The Morals of Our Stories

From Strategy + Business article in PwC’s online magazine:

“Stories have always been about ethics. They help listeners find the right path in the face of ambiguity and competing desires. The King Midas story juxtaposes commercial desires against social desires. Narcissus was so entranced with his reflection in the water, he died of thirst. The morals expressed in story form teach us how to negotiate the paradoxical dilemmas that all businesspeople — that all humans — must navigate and reconcile: growth and sustainability, freedom and safety, inclusion and exclusion, control and collaboration.

And the stories you pick to tell can change your view. Truly powerful stories — like the fables and myths — tend to take small circles of concern and make them bigger.”

I’m gaining faith that people are ready to stop controlling narratives and start recruiting multiple narratives for bigger picture, not to mention, more creative solutions! Are you seeing the same shift? Please speak up, we could all use a little more faith at this point.

 

 

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1 thought on “The Morals of Our Stories”

  1. Nailed it again, Annette.

    People often ask me what books to read to learn about leadership and without hesitation, I respond with Aesop’s Fables and Grimm’s fairy tales. The simple (but big T) truths in these stories tell us more about ourselves and others than all the well-spun, focus- group tested, talking points and narratives we see today.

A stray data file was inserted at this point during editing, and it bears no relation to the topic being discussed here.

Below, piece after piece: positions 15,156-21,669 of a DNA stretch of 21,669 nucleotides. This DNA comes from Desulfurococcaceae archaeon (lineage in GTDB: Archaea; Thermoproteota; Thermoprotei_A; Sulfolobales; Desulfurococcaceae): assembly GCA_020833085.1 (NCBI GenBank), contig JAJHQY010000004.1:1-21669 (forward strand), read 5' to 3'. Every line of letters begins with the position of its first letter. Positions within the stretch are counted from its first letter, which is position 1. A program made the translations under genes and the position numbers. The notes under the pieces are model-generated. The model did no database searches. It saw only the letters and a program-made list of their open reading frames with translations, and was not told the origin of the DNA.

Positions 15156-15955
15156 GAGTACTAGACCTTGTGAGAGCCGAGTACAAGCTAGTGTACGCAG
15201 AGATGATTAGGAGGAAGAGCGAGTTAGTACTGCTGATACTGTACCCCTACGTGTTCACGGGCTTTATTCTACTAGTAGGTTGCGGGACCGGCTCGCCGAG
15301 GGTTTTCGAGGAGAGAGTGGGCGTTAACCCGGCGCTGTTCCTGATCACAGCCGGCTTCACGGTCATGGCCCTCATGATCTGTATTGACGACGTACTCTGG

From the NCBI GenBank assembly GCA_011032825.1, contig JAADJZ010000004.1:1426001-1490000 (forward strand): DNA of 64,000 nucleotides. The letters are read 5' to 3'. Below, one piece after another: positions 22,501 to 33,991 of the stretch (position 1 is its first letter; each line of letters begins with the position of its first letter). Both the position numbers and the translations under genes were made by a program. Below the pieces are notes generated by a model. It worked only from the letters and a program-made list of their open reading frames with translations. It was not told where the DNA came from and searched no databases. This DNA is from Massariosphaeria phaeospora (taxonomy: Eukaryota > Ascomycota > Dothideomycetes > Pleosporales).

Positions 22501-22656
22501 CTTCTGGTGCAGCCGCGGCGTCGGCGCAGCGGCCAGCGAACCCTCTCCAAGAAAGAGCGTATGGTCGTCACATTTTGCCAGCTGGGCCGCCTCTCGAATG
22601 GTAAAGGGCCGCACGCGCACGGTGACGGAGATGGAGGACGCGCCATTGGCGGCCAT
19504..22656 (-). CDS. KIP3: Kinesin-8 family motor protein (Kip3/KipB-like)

We often conflate complicated with hard and simple with easy. I’ve found that the opposite is true. The parables and morals of the time-tested stories are all pretty simple. Living them is hard. Most of the complicated things in our lives (cell phones, computers, cars, etc.) are those that make our lives easier not harder.

    We need to recognize that we are flawed beings and that fact makes it impossible to create utopia. But even if we can’t create a utopia, we can make portions of our lives and the lives of others better. That is why I believe in teaching about leadership and I think that is why you believe in teaching about stories. I think they are both intertwined. Our goal should be improvement, not perfection. And the stories you relate to help us do that.

    Thank you.

    Steve

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